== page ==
The Contentment Conundrum

I feel like I have spent my entire life searching after some thing that will bring me satisfaction. I can, and probably will, continue to dissect this urge for the remainder of my earthly life.

I have a vivid memory of Christmas morning as a child, seeing what today I would consider the embarrassment of abundance under the tree. I remember consciously thinking to myself, “There is happiness under that tree.”

My memory is equally as vivid of sitting in the living room, surrounded by torn wrapping paper and piles of lovely things and feeling emptier than such a small child has a right to feel.

I remember being ten years old and saving up my allowance of one dollar a week to buy a stone-washed denim jacket from K-Mart that I’d had my eye on. (Incidentally, this was also the day that I learned that sales tax was added on top of the purchase price in the state of Ohio, where I grew up, but I digress.) I was not even out the door with my fancy snap front stone-washed denim jacket (for which my mother had to chip in the ninety-eight cents sales tax) and I was already feeling the painful twinge of buyer’s remorse.

I have dozens of memories like this.

That’s all there is?

This isn’t what I thought it would be.

What’s next?

“Is that all there is?” asks the alley cat on Christmas morning.

Thoughts like these have leaked out of my unsatisfied soul for as long as I can remember.

An interest becomes an obsession. (I love this and I must have it.) An obsession becomes a by-all-(legal)-means-necessary drive to possess. (I will finally be happy once I have this!) Possession inevitably leads to disappointment. (I was happier when I was dreaming about it.) Disappointment leads to disdain. (This didn’t make me happy so it must be bad.) Disdain leads to self-hatred. (You thought that would make you happy? You fool!)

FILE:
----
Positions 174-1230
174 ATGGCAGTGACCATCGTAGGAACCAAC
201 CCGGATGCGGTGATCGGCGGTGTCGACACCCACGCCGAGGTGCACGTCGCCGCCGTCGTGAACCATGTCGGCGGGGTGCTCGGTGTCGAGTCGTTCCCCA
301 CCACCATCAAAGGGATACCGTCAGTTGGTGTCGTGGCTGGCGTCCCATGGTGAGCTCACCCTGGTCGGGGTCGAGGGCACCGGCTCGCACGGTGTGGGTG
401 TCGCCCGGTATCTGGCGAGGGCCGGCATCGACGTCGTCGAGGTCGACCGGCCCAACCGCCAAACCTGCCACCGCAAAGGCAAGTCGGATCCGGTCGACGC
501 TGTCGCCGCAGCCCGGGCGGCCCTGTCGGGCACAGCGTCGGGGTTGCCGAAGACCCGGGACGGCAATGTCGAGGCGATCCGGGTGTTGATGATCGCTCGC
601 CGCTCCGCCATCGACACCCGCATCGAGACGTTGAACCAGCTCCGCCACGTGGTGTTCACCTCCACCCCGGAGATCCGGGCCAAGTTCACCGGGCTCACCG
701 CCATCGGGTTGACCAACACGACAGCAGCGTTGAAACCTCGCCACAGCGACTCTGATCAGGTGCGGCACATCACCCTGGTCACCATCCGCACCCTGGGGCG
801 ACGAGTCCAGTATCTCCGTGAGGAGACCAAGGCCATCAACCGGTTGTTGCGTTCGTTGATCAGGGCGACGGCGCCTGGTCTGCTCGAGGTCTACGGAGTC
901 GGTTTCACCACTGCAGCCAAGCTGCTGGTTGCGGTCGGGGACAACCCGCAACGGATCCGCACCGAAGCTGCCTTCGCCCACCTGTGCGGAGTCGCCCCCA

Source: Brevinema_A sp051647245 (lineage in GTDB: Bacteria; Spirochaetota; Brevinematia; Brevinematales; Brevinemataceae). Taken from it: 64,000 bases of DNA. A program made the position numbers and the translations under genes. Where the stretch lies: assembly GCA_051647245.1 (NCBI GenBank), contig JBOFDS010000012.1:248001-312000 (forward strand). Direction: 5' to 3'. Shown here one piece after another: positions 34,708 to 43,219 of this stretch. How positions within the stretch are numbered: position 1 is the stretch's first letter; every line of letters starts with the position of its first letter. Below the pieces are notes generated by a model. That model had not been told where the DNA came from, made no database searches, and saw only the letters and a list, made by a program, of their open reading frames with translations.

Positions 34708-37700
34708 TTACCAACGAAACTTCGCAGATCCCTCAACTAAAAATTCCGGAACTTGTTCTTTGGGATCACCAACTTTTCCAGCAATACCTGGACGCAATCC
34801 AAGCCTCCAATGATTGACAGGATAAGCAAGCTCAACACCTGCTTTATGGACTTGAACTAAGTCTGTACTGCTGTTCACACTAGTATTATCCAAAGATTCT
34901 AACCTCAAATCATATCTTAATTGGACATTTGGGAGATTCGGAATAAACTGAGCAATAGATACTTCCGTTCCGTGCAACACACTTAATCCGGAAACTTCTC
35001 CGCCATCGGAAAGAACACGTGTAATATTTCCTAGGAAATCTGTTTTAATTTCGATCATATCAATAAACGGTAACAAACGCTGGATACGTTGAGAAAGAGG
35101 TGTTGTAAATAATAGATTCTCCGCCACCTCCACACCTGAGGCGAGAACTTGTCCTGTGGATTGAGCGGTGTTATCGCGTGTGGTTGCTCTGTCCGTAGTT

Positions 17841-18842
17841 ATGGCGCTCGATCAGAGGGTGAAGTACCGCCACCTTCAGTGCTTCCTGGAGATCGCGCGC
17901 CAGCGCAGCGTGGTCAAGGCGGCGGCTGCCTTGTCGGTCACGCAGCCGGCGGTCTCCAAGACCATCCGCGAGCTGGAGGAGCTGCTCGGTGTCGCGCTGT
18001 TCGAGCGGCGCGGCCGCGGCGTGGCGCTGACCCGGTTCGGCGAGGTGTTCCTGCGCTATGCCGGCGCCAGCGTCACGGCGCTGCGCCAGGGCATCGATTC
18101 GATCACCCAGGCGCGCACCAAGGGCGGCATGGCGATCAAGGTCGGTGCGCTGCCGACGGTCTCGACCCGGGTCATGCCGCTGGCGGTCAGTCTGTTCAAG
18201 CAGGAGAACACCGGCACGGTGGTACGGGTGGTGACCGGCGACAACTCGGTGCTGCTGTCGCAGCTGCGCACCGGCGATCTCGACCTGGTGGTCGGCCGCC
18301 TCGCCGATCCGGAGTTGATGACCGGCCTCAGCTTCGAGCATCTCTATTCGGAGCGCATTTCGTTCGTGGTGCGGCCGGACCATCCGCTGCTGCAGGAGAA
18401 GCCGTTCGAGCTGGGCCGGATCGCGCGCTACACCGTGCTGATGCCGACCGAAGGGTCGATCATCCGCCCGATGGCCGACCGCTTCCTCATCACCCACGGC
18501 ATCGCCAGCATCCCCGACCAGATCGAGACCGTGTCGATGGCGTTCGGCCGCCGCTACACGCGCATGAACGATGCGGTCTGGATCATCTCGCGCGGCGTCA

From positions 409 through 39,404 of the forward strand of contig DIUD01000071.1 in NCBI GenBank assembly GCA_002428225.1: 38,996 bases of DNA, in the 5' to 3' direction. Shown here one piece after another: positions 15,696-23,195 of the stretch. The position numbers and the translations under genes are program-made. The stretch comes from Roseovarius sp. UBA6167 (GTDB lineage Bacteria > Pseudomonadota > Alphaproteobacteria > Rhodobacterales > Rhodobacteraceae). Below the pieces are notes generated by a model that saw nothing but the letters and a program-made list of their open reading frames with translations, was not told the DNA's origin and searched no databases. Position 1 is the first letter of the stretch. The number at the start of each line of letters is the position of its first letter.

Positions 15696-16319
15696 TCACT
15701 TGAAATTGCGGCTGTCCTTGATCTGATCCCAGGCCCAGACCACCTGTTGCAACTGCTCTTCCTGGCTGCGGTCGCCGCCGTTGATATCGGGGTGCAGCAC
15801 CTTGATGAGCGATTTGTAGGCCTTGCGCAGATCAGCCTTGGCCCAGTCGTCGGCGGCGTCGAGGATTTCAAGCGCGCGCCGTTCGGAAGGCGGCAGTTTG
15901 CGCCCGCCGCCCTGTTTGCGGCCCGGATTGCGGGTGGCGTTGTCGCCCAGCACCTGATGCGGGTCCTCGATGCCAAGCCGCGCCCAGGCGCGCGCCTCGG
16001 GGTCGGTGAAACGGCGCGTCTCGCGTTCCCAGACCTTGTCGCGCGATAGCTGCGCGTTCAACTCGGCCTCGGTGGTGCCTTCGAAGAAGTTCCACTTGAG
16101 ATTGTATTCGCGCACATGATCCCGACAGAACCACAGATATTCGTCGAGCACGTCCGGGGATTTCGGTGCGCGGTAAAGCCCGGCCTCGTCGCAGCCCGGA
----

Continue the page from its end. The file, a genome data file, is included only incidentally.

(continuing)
I have to believe that I am not the only person who lives this cycle out unendingly; I also have to believe that I am not the only person who wants this cycle to end.

I don’t just want to be happy. I want to be content.

Published by Lily Fields

I am passionate about contentment. This is a challenge, because I am equally passionate about progress. I get up at 4:00AM to chip away at a solution to this monolithic problem: how to make progress on my contentment. Born and raised in the USA, I married a French philosophy teacher in 1999. We have lived in France since 2007. We stayed young and carefree until life threw us two curveballs in the form of little humans one after another in 2015 and 2017 respectively. Now I am a slightly older, slightly more exhausted version of myself, but with mystery stains on my walls and a never-ending pile of laundry.

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